That was a hypothetical. What we have is a RB/G 4k instead of an RGB panel. The difference is that an RGB is a “true” 4k display while a RB/G basically uses a panel of half the vertical resolution to pretend to be one.
2x4 grid of pixels on RGB display:
RGB, RGB, RGB, RGB
RGB, RGB, RGB, RGB
2x4 grid of pixels on a RB/G display:
RB, G, RB, G
G, RB, G, RB
Now here is the fun one, 1 RGB line of half the resolution
RBG, RBG, RBG, RBG.
See how 2 lines of RB/G is the same subpixels as 1 line of half the resolution?
The only difference between the 8k “3840x2160” screen and a “3840x1080” screen is that you have split the subpixels into twice as many lines and then driven them like they were different entire pixels.
Now you can either do that directly and that would mean you might miss entire pixels worth of red or blue on a “green sub pixel” so what the driver will do is resample some of the colour information to adjacent pixels causing the blur effect we all know and love. Alternatively you can drive them directly as individual pixels but at best you get the clarity of a 3840x1080 image in any one colour but with gaps where the other colours lie which would lead to worse perceivable SDE on scenes with no green or no red and blue. However this choice will be baked into the panel interface so I doubt there is anything Pimax can do about it. Because of this I doubt the 8kx will look much different at all.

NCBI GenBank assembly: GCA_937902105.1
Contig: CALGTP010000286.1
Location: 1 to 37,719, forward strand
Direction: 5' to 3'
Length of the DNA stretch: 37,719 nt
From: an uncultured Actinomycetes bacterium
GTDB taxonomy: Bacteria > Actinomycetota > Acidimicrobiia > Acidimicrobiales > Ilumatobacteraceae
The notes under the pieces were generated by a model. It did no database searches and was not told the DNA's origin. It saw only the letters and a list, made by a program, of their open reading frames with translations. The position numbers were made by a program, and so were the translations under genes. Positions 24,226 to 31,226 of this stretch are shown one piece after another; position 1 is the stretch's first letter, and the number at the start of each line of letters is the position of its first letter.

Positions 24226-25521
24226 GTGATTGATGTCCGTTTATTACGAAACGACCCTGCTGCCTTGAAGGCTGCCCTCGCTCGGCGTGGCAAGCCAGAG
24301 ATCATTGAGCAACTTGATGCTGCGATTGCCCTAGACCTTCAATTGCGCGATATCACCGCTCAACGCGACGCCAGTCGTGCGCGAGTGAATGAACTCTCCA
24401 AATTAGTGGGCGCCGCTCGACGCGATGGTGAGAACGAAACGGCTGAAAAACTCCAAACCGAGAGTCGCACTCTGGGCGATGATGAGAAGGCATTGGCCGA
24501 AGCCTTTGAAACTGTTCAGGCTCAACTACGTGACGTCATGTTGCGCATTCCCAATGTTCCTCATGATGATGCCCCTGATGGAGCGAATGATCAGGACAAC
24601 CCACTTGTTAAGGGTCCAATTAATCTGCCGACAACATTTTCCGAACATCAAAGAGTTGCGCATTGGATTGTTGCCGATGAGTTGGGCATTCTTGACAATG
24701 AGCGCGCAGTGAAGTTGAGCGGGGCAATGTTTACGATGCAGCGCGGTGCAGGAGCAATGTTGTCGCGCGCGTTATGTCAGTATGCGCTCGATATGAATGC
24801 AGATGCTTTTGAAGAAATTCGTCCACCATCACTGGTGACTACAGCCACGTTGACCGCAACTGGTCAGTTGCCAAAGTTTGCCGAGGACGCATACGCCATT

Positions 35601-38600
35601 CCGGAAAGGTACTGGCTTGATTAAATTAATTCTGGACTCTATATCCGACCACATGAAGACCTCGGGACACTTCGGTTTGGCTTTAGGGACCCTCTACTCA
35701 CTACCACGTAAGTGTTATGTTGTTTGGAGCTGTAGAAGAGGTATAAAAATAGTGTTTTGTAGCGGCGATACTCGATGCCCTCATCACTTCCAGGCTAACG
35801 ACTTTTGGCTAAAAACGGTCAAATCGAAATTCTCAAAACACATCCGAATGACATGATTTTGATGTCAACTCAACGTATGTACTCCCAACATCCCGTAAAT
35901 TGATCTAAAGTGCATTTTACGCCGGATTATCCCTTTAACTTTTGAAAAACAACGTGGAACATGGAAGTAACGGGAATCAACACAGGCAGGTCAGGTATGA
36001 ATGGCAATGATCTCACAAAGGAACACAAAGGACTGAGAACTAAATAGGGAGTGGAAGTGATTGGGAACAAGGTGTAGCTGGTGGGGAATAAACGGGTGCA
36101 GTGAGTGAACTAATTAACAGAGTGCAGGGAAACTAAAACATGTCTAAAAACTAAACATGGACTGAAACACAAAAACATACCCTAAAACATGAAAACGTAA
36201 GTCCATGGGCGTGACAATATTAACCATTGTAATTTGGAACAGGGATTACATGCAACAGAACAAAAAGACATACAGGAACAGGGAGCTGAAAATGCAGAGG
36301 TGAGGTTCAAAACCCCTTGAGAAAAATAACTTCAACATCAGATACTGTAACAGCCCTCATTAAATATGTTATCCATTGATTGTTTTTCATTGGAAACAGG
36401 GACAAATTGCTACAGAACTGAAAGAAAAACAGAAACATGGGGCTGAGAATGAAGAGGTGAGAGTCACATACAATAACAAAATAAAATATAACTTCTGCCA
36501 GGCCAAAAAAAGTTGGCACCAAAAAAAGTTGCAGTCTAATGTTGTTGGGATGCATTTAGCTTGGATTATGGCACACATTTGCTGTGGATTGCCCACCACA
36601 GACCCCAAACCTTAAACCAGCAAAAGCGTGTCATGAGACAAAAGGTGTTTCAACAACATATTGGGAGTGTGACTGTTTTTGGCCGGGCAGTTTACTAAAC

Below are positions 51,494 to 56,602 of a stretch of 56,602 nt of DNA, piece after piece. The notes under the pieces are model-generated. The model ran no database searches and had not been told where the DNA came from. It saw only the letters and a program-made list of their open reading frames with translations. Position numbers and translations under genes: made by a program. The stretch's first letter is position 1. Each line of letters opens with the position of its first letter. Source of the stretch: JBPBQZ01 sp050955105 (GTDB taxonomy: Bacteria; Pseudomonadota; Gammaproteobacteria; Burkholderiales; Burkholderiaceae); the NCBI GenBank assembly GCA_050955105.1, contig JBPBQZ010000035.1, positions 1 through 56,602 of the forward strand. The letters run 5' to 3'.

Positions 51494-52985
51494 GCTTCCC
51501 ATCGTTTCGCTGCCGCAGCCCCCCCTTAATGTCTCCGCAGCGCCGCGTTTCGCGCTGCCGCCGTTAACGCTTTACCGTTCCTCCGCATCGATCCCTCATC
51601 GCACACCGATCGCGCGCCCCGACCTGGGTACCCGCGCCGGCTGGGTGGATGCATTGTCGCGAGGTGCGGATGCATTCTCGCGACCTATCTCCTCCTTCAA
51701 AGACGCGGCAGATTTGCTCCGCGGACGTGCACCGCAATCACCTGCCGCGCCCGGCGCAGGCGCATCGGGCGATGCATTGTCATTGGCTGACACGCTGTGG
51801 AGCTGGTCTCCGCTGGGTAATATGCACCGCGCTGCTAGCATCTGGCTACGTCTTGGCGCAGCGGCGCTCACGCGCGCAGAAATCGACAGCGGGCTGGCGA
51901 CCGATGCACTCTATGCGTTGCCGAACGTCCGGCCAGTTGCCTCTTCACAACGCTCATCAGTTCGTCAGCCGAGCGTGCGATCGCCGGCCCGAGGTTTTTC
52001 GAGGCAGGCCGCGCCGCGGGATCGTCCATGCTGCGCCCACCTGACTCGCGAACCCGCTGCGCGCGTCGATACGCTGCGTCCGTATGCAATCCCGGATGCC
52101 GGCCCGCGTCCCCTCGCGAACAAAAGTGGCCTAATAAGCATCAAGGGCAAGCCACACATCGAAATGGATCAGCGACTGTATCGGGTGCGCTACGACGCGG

Basically it’s a really dodgy trick to claim twice the vertical resolution with the same number of pixels. Don’t blame pimax entirely though because I have no doubt the device datasheet did not lay out that this is what they were doing. It would have absolutely claimed to be a 4k screen, might even have boasted about not being pentile and any reference to this compromise would have been deeply hidden. Because that’s what LCD datasheets are like for some reason (Given me a headache or three in the past).
Edit for clarity. It’s not all bad. For white on black or vice Versa you do see 4ks worth of lit pixels. However you are actually seeing two slightly offset overlapping 3840*1080 images in different colours hence the slight colour fringe effect. Also the exact pixel resampling technique used puts a hard limit on clarity.
Effectively you get a screen that sometimes looks like a blurred 4k one and sometimes looks like a 3840*1080 one and which you see depends on the exact colours present in the image. Much of the time it will veer between the two. On average with a native source and an optimum resampling technique it “might” achieve an average clarity roughly equivalent to the 5k but I really don’t think it ever will when upscaled.